Barry Again Fails to File Tax Forms

D.C. Council member Marion Barry has been on probation for tax offenses since March 2006.
D.C. Council member Marion Barry has been on probation for tax offenses since March 2006. (Jacquelyn Martin - )
By Del Quentin Wilber and Nikita Stewart
Washington Post Staff Writers
Thursday, January 29, 2009

D.C. Council member Marion Barry (D-Ward 8) has again failed to file his tax returns.

The former District mayor has not submitted federal or city tax forms for 2007 -- the second instance in which he has not filed required returns while on probation for tax offenses, said two sources familiar with the situation.

Two years ago, federal prosecutors failed to convince a federal judge that Barry should be jailed for violating the terms of his probation, which was ordered in 2006, because he did not file 2005 tax returns. The probation expires in March.

Barry declined last night to discuss the matter or say when he might file his taxes.

"As with any American citizen, my tax status is a matter between the IRS and the taxpayer and not The Washington Post," he said. His attorney, Frederick D. Cooke Jr., and Channing Phillips, a spokesman for the U.S. attorney's office, also declined to comment.

The sources said they did not know whether Barry owed taxes in 2007. The D.C. government withholds a portion of his $92,530 salary, and Barry might be owed a refund, the sources said. He filed his 2006 returns, said the sources, who spoke on condition of anonymity because they are not authorized to discuss tax matters.

Barry's current trouble stems from a guilty plea in 2005 to two misdemeanor tax charges. He admitted not filing federal or D.C. tax returns from 1999 through 2004 and said that he did not pay most of the taxes he owed on more than $500,000 in income. U.S. Magistrate Judge Deborah A. Robinson sentenced him to three years of probation in March 2006.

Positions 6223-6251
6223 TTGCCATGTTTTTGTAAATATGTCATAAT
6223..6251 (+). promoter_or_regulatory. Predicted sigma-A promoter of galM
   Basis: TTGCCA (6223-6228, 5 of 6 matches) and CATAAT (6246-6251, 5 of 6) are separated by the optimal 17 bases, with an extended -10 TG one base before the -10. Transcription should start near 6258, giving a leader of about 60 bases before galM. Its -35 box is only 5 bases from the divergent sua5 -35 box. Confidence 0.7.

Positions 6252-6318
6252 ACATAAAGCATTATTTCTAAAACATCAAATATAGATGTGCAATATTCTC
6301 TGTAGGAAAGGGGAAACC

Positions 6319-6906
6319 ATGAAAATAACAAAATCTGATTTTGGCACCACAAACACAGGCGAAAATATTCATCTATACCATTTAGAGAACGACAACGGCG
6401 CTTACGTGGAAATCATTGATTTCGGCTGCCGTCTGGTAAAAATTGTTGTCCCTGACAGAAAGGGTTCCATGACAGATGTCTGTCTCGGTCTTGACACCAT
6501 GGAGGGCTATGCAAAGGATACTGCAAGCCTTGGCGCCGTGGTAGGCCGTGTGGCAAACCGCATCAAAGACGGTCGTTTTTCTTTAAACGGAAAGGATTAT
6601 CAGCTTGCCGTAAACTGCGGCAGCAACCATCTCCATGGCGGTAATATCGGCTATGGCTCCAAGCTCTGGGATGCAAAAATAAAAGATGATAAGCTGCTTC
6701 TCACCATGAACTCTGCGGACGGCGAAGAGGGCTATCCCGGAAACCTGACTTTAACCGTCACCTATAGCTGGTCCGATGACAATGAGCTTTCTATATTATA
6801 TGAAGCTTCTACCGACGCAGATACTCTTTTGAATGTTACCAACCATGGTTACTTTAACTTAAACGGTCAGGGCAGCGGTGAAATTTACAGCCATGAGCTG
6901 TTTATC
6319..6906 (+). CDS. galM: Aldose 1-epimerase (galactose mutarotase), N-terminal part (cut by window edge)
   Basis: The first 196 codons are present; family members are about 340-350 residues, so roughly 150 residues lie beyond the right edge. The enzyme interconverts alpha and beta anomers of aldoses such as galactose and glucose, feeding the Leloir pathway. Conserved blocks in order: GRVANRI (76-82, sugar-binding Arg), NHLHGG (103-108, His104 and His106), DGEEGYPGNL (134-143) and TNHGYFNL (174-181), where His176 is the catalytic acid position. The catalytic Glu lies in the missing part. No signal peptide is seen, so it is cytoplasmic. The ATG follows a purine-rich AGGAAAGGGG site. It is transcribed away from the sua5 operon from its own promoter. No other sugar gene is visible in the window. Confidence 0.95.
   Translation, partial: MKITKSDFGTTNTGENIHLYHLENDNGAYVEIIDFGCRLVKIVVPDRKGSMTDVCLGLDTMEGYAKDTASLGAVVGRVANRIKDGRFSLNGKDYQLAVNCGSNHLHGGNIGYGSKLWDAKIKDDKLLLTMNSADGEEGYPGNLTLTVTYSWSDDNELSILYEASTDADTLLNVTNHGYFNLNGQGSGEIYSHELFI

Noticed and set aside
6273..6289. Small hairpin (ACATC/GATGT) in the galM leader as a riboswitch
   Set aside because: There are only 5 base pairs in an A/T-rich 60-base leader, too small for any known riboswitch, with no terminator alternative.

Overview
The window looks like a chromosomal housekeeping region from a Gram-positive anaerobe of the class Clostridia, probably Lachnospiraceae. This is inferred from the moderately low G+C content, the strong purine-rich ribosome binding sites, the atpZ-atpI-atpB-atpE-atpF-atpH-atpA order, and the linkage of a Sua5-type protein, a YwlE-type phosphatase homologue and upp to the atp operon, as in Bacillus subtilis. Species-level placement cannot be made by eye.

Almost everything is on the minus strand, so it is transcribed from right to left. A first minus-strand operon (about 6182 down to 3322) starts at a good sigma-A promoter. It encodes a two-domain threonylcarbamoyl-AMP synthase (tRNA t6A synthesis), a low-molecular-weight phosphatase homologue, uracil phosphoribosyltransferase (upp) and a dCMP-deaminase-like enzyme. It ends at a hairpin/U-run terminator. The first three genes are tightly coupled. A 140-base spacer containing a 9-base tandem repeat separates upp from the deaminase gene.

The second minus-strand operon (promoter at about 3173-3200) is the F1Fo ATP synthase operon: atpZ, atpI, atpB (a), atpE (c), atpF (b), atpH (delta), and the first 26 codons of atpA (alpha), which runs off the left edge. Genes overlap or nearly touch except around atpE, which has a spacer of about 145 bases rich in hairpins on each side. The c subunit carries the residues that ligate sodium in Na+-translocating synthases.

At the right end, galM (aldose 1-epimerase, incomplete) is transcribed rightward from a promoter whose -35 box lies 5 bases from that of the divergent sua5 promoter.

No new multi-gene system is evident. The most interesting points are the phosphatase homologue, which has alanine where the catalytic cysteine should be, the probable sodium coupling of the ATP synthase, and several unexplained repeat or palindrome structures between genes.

In less than a year, federal prosecutors returned to court and asked Robinson to revoke Barry's probation and send him to jail because he had failed to file 2005 returns. Prosecutors said at the time that the judge should send Barry to jail to make "clear to this defendant that he is not above the law."

Barry eventually filed the required forms, and Robinson allowed him to remain on probation because, she said, she did not think the prosecutor proved that Barry had "intentionally" and "willfully" failed to file the returns.

In light of Robinson's previous ruling and the fact that Barry filed his 2006 returns, prosecutors might be reluctant to seek sanctions again, legal experts said.

"I don't think they will have any more luck proving their case this time around," said Steven Levin, a criminal defense lawyer and former federal prosecutor in Baltimore who focused on white-collar offenses.

Barry, who has served as a D.C. Council member since 2005, did not list any additional income on his most recent financial disclosure form.

According to campaign finance records, he has not listed extra income on such forms since 2005, when he acknowledged earning in excess of $1,000 from M.R. Beal & Co., a minority-owned investment firm that specializes in corporate and municipal finance.

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